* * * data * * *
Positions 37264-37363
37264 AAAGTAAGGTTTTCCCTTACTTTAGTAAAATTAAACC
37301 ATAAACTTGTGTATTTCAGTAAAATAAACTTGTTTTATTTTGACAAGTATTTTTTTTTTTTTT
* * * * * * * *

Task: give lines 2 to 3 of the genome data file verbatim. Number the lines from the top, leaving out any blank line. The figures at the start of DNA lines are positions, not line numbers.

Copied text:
37264 AAAGTAAGGTTTTCCCTTACTTTAGTAAAATTAAACC
37301 ATAAACTTGTGTATTTCAGTAAAATAAACTTGTTTTATTTTGACAAGTATTTTTTTTTTTTTT